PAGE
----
"[T]here should be no limit to who can be interviewed," the motion reads.

Wellman also urged the waiving of privilege “so that Guidepost Solutions has access to all data and information” and advocated for a public report “on all the findings and recommendations that is not vetted or edited first by the Executive Committee leadership.”

Knott argued, however, that such a move would be unwise and destructive to the denomination.

“That would destroy … the whole concept of we are a voluntary association of independent churches. If we begin to say, ‘you must answer questions that come from our designated agent,’ then we are no longer independent churches. And if churches do not cooperate, I can see in the future they might be excluded or the Credentials Committee might do, uh bad things,” Knott was quoted as saying.

“I do not think this is unity. I do not think it will help anything. Our churches are, in most cases, most of our churches are 100, 150 people. The children’s Sunday Schools are run by mothers of the children and their grandmothers. There’s no safe place on earth than most Southern Baptist churches for children. We have, if there is a problem, we can address it without hiring a third party and giving them unlimited access to our people."

As part of his motion, Wellman also called for the newly elected president of the 2021 SBC or a person appointed by him to set up a task force independent of the Executive Committee.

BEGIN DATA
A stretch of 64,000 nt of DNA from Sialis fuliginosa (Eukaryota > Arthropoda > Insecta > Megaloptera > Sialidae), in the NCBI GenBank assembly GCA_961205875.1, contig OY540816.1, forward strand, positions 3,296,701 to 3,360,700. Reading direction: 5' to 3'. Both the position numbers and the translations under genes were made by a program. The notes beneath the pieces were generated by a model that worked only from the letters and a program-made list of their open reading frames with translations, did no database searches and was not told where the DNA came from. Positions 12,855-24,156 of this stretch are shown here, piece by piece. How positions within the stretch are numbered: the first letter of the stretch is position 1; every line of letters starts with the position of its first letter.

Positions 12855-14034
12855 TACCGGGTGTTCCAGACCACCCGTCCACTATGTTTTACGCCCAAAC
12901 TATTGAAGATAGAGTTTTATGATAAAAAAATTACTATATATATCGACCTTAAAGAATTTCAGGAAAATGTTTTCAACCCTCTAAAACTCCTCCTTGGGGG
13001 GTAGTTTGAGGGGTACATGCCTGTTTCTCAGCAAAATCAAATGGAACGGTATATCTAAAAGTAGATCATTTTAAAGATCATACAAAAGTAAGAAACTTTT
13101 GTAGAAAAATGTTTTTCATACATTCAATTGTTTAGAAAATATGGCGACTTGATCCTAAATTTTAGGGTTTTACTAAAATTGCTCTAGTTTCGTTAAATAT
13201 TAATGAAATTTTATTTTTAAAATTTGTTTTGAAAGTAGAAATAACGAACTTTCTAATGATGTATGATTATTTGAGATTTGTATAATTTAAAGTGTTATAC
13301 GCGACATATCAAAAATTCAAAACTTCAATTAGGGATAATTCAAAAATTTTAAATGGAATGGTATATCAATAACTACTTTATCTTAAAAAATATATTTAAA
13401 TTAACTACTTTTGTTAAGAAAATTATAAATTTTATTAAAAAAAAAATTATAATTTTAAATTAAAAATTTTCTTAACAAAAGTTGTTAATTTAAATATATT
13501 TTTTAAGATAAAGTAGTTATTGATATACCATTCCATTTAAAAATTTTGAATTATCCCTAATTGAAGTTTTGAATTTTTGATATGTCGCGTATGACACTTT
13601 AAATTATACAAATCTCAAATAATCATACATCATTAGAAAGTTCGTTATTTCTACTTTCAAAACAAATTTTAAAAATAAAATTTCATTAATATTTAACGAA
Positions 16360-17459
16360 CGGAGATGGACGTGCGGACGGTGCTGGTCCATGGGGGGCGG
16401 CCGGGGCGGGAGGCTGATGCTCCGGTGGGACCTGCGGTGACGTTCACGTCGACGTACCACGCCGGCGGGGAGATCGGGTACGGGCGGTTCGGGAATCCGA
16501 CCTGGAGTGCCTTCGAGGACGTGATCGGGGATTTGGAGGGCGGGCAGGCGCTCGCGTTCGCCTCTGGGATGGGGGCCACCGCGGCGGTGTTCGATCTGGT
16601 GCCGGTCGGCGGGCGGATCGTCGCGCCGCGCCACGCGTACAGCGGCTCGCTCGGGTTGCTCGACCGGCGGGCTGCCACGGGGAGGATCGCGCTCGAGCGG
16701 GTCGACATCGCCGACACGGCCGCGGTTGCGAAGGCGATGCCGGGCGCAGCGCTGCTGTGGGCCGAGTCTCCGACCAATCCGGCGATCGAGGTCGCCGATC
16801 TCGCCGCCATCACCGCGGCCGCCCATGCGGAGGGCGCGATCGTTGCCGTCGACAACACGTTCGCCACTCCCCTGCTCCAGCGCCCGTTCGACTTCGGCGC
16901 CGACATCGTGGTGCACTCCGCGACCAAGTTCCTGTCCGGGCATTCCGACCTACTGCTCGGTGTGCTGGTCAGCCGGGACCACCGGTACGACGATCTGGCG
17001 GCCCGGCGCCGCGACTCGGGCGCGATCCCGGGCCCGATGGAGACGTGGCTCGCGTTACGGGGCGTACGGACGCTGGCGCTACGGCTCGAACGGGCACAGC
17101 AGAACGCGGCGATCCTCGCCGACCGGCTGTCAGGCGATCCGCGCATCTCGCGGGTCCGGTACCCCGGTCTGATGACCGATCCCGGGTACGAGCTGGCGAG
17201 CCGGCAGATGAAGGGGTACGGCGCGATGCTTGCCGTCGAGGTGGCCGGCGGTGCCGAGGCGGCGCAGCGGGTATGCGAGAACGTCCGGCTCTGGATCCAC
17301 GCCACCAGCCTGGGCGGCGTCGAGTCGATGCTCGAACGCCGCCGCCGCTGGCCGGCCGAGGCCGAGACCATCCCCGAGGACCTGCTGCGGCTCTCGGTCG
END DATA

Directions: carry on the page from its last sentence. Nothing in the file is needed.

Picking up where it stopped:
“This Task Force is to be appointed by and should consist of individuals not directly involved in the investigation as it concerns a third-party investigation regarding the allegations made against the Executive Committee, including but not limited to allegations of mishandling sexual abuse cases, mistreatment of sexual abuse victims, and resistance to sexual abuse reform initiatives,” he argued.

The decision to reject Wellman's motion comes as an SBC church in Georgia reportedly found 10 victims of abuse by a minister who was only briefly investigated by denomination leaders — including SBC presidential hopeful Mike Stone — in 2019 before the inquiry was ended.

The decision not to expand the scope of the Guidepost Solutions investigation drew strong reactions from Southern Baptists online.

“The SBC Executive Committee just refused to expand the Guidepost investigation to a task force, & refused to offer full transparency from EC staff and officers," Georgia Pastor Griffin Gulledge wrote on Twitter.

"Those opposed called doing so ‘horrific.’ To do the right thing, the messengers of the Convention will have to do it."

In a statement on Twitter, sexual abuse survivor and co-founder of Saddleback Church in California, Kay Warren, called the Executive Committee’s response: “Disgusting and utter nonsense.”